While paying for gas on Sunday, I did what millions of other people will do between now and Wednesday.
Buy Powerball tickets.
I contributed $10 to the fund of some retired longshoreman who will probably win Wednesday's mega jackpot, which is more than $400 million. The jackpot is the fourth-highest in the history of Powerball.
Of course, I didn't take the time to actually pick my numbers. Who does that anyway? Do those people who fill out the playslips actually have a better chance of winning than someone like me who lets the computer pick his numbers at random?
Your odds of winning the Powerball are 1 in 146 million. Even the Chicago Cubs have a better chance of winning a World Series some time this century than any of us have of making off with that lottery haul.
But we've all filled out our own numbers at some point in lotteries. I've used the birth dates for people in my family as a combination. In the 1990s, I used to play the numbers of my favorite Chicago Bulls players with one spot reserved for a Chicago Bears legend -- 5 (John Paxson), 20 (Pete Myers), 31 (Granville Waiters), 33 (Scottie Pippen), 34 (Bears running back Walter Payton) and the Powerball was always 23 (Michael Jordan).
If you're into playing your own numbers, a professor at Southern University actually researched which numbers have been picked with the most frequency in the Powerball over the last 10 years. Min Su Kim found that the most frequently drawn number is 20. Others numbers that often pop up, he said, are 37, 2, 31 and 35. The most popular red Powerball number is 42.
"If you pick these numbers, there's probably more probability to win the grand prize," Kim told TV station WAFB in Baton Rouge, La.
The much greater probability is that your money is gone. I could have set my $10 bill on fire and had more excitement than handing it over to the clerk at the gas station.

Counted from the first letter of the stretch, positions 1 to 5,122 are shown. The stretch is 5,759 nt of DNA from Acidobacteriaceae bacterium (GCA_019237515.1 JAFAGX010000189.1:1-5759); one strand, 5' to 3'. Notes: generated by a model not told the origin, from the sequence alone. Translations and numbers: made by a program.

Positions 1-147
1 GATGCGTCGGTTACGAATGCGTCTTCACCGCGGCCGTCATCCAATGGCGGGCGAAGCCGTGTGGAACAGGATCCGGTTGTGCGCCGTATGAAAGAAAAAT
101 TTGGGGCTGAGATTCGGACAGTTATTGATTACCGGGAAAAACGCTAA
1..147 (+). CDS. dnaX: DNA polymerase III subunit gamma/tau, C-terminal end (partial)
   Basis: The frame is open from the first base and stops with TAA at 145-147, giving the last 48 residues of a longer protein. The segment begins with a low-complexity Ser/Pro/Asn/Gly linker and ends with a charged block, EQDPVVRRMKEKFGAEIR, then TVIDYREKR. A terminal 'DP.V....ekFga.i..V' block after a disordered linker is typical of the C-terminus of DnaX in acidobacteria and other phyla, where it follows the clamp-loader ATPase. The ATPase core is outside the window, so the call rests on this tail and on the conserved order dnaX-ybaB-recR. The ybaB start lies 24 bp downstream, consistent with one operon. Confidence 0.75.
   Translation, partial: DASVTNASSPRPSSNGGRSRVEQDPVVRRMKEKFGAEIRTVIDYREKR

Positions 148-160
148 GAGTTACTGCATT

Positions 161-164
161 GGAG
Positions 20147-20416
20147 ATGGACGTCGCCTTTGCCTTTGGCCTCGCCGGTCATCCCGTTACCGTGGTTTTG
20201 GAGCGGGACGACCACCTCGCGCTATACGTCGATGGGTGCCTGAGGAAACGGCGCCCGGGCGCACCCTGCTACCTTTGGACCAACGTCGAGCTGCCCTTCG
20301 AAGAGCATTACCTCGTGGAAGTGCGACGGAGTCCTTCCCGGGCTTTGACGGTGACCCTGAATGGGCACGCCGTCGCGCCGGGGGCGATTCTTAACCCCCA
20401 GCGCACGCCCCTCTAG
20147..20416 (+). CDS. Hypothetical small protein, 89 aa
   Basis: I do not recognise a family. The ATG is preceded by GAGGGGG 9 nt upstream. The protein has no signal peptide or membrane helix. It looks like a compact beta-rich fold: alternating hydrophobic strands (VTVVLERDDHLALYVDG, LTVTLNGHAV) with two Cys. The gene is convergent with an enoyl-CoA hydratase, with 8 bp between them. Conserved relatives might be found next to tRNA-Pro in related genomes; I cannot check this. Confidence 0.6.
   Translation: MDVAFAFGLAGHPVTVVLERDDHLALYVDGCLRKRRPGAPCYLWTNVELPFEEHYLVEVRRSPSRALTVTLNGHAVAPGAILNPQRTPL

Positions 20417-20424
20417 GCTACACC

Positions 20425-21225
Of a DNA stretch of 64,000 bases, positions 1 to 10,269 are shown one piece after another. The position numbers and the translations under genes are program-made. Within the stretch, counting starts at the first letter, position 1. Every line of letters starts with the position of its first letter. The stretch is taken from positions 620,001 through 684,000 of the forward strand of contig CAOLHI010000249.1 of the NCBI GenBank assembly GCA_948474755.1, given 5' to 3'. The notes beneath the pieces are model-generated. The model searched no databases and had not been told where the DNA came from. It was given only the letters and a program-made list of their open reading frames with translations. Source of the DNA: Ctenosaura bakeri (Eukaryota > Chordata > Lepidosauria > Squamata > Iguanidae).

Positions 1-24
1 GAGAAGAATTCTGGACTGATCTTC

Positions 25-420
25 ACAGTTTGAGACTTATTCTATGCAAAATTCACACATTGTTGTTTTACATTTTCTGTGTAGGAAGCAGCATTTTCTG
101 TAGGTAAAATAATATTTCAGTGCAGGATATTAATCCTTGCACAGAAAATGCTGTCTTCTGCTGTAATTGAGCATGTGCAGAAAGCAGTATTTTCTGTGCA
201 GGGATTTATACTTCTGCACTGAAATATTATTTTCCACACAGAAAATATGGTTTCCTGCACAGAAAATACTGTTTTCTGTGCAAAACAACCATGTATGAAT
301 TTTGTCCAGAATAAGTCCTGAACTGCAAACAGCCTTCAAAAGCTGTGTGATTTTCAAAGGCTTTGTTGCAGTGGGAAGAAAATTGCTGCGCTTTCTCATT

It's interesting that the general public only gets interested in the lottery when the prizes are huge. After all, who would want to win a measly couple of million that the routine lotto prizes hand out. Why even bother pulling the money out of your wallet? Those tiny purses certainly aren't worth the time of filling out a sheet of picks.
Those of us who only play for the big money have had more chances than usual lately. The top four Powerball prizes have been handed out this year. The record Powerball jackpot of $590.5 million was awarded to Gloria C. Mackenzie of Florida on May 18. This is the first time in Powerball history that two consecutive jackpots have reached $400 million. On Aug. 7, the jackpot reached $448.4 million and was split between three winning tickets.
Should we all swing and miss on Wednesday night, there's a chance that this jackpot could challenge the record payout for any U.S. lottery. In March 2012, Mega Millions was worth $656 million. Three tickets shared that pot, including a person from Red Bud, Ill. The Mega Millions is worth $130 million right now, which is hardly worth mentioning.
If the Powerball jackpot rolls over to Saturday, I'm sure I'll buy some tickets.
Hopefully, Derrick Rose, Carlos Boozer and my current favorite Bulls can bring luck.